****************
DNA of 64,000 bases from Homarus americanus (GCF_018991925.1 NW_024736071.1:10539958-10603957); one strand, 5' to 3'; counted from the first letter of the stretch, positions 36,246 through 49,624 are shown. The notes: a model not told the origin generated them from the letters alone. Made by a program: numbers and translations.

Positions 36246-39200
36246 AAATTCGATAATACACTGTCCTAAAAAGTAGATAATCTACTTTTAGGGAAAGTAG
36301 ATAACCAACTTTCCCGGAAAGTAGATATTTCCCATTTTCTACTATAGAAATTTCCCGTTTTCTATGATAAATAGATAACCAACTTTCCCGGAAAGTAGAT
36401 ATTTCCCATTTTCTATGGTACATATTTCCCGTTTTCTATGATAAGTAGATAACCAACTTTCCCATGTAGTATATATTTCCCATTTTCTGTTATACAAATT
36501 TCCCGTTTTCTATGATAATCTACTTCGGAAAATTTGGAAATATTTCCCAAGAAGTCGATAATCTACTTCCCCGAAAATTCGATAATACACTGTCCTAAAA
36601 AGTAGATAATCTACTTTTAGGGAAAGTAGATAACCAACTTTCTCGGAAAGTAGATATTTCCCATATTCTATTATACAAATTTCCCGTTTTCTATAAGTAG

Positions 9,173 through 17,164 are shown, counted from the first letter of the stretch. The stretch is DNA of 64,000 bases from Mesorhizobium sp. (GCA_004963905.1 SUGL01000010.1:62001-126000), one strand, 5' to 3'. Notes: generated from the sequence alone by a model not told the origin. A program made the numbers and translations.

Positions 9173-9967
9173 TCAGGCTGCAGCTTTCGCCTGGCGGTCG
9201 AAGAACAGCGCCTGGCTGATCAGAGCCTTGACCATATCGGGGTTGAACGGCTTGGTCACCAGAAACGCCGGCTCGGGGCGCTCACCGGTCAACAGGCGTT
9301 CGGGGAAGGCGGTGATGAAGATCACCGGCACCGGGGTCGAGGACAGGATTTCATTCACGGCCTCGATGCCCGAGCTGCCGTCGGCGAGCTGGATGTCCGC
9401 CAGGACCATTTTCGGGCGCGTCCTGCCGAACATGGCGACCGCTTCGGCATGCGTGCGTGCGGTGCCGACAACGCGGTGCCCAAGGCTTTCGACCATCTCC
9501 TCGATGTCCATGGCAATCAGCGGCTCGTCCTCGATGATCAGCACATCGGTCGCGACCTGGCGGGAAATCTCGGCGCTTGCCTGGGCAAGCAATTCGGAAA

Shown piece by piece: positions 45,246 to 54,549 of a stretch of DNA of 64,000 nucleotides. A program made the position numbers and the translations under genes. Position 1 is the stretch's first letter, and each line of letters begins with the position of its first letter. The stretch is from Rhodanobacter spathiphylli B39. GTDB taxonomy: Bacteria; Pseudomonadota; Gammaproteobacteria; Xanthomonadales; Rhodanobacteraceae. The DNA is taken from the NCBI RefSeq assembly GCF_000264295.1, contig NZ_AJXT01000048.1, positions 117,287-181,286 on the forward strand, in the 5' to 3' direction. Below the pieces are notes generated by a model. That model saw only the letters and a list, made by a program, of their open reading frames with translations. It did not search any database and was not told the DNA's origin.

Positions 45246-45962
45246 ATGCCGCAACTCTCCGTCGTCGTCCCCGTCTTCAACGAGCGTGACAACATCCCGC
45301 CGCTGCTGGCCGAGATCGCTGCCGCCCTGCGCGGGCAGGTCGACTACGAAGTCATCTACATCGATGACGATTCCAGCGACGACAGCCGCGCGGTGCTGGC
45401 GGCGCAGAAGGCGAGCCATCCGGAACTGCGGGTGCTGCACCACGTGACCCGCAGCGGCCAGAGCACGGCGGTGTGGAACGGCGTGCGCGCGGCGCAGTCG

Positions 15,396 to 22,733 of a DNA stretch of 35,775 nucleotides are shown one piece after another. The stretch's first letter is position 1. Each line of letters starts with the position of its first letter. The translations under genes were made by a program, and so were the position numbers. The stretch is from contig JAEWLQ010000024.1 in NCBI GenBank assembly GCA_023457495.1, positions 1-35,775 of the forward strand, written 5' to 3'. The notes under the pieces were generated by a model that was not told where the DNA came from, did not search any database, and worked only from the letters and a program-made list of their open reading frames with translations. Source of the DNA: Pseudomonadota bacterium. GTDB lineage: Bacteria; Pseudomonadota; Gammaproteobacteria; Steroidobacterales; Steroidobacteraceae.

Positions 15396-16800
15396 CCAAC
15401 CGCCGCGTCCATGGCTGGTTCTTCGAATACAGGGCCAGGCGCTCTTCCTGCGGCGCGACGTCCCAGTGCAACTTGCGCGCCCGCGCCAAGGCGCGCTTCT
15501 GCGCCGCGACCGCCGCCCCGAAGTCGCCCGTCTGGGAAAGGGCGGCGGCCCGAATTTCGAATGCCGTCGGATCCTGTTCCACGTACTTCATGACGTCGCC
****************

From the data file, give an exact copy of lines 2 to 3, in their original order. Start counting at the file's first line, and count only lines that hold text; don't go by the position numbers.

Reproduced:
Positions 36246-39200
36246 AAATTCGATAATACACTGTCCTAAAAAGTAGATAATCTACTTTTAGGGAAAGTAG